The Science of Sustainability

Controversial California Water Plan Takes Shape

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Path of two 35-mile tunnels through the Sacramento-San Joaquin Delta. (Graphic: Bay Delta Conservation Plan)

Path of two 35-mile tunnels through the Sacramento-San Joaquin Delta. (Graphic: Bay Delta Conservation Plan)

More details have emerged on a $23 billion plan for California’s trickiest water problem: the Sacramento-San Joaquin Delta.

State water officials are proposing a pair of tunnels through the Delta, which supplies water to two-thirds of the state’s residents. That water supply will depend on thousands of acres of habitat restoration to bring back endangered fish.

Thursday’s release was more a trickle than a flood, with just a third of the several thousand-page plan unveiled. But to Chuck Bonham of the state’s Department of Fish and Wildlife, it was a victory.

“Many have said it would never come out,” he said. “Some have said it couldn’t come out. It’s out.”

The Bay Delta Conservation Plan is designed to meet two “co-equal” goals, as they’re known. First, to reverse the decline of the Delta’s endangered fish, some of which have suffered steep declines in recent years. Second, to supply cities and farms across the state with water, something that’s been a sore spot recently.

“Because of the presence of Delta smelt this year and also of migrating salmon, we had to reduce deliveries, or exports, from the Delta on the order of 700,000 acre-feet of water,” said Mark Cowin of the Department of Water Resources. Water managers reckon an acre-foot to be about what a typical suburban household uses in a year, though many western households use less.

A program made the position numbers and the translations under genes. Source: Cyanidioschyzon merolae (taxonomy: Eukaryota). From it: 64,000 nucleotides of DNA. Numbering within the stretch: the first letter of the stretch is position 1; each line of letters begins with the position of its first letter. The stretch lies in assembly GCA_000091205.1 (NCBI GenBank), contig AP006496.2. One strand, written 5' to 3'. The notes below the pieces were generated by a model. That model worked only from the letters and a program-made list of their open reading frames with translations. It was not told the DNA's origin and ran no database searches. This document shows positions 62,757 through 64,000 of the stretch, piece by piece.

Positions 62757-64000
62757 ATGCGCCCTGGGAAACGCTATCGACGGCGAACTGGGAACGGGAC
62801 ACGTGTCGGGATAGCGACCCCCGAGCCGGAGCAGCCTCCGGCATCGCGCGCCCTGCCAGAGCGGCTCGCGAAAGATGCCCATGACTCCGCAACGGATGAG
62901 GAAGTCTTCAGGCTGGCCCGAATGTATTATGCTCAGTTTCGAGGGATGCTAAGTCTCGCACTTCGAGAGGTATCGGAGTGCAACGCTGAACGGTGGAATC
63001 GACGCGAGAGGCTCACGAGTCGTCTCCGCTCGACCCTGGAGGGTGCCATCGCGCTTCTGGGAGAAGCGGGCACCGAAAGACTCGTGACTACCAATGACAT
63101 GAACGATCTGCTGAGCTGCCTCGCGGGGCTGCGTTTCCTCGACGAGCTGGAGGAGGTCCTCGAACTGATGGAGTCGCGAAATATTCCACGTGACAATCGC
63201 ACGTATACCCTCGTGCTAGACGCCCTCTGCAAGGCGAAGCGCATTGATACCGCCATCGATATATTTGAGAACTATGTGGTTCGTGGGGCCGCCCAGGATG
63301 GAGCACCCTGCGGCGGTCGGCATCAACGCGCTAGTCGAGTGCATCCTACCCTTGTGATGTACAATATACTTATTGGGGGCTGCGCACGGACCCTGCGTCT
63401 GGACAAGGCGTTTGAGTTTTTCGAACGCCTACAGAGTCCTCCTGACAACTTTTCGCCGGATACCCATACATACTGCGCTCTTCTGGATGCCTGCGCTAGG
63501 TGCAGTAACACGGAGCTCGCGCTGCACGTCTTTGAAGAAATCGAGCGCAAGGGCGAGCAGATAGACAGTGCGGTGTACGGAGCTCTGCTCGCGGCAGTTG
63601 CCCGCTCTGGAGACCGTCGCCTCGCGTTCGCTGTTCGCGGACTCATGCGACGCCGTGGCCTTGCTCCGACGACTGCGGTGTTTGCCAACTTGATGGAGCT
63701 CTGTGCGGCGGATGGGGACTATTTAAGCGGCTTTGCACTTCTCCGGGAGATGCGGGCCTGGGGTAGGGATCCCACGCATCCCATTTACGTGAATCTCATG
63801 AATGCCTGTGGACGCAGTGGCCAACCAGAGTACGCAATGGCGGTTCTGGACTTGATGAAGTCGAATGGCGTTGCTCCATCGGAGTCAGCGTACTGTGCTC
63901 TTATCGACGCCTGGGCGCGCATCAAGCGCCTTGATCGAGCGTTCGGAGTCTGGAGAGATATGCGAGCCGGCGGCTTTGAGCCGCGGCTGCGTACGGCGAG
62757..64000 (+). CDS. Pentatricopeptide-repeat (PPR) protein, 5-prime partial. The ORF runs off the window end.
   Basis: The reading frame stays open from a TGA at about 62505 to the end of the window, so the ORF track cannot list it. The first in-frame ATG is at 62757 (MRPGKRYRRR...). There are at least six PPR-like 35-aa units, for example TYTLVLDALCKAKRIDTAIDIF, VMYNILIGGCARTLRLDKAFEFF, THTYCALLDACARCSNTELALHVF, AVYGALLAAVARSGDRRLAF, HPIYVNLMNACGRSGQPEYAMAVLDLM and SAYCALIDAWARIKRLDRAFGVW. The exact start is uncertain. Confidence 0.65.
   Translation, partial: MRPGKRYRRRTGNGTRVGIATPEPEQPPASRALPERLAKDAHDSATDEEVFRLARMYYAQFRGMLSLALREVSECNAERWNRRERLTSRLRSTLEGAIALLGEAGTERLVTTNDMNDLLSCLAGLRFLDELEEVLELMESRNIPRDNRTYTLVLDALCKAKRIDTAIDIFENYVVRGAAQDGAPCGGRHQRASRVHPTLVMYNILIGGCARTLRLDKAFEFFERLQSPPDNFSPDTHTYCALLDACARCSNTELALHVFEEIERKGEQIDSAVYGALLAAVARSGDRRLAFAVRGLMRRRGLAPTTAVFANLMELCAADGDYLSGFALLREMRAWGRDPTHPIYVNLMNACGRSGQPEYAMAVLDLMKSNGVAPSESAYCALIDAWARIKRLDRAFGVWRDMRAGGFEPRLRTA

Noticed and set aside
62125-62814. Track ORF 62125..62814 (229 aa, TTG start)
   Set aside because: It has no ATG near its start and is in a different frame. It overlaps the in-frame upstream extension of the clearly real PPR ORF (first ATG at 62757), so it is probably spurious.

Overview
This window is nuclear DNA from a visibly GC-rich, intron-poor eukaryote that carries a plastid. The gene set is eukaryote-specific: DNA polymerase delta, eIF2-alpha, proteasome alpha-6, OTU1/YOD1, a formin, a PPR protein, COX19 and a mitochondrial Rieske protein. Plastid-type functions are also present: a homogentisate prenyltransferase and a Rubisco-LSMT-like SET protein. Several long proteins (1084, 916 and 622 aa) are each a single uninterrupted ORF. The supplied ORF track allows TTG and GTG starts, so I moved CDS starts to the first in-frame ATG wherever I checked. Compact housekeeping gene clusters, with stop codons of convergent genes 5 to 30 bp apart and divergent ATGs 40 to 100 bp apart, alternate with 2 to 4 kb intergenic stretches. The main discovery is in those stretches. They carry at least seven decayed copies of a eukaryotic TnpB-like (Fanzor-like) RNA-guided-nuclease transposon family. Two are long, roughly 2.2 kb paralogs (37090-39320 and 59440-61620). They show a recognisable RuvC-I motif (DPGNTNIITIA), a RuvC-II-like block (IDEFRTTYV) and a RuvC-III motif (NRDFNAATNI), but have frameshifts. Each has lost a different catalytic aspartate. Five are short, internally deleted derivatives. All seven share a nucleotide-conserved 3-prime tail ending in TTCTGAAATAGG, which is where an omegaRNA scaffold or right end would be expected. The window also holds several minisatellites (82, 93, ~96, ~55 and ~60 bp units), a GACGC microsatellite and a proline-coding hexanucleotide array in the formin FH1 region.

Cowin says similar cutbacks could be prevented in the future with two, 35-mile water tunnels that would run under the Delta. The tunnels would withdraw water farther away from sensitive fish.

“This plan does not include any guarantees for water supply deliveries.”

That doesn’t mean the state gets all the water it wants. “This plan does not include any guarantees for water supply deliveries,” Cowin said. According to modeling, the project would export 4.8 to 5.6 million acre feet of water a year, close to the historical average but not as high as several recent years.

The supply also depends on more than 100,000 acres of habitat restoration, including tidal marshes that could help endangered fish recover. The restoration work would be unprecedented for the region. “We’re talking about restoration potentially observable from space,” said Bonham.

This draft follows a previous version released in 2012 that was criticized by state and federal wildlife officials, who said it didn’t do enough to protect endangered fish.

Bonham says the new plan reflects that feedback. “These goals and objectives are specific at a level that I don’t think we’ve been talking about in the Delta before,” he said. Changes notwithstanding, many residents and lawmakers from the Delta continue to oppose plan. “This draft Bay Delta Conservation Plan (BDCP) continues to ignore the very real concerns expressed by northern California stakeholders," wrote Congresswoman Doris Matsui (D-Sacramento) in a joint statement with several other legislators opposing the tunnels.

The $14 billion dollar tunnels would be paid for by water agencies, while the public would be on the hook for habitat restoration. More details on the costs are expected next month.

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Category: Environment, News, Water

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About the Author ()

Lauren is a radio reporter covering environment, water, and energy for KQED Science. As part of her day job, she has scaled Sierra Nevada peaks, run from charging elephant seals, and desperately tried to get her sea legs - all in pursuit of good radio. Her work has appeared on Marketplace, Living on Earth, and NPR's Morning Edition and All Things Considered. You can find her on Twitter at @lesommer.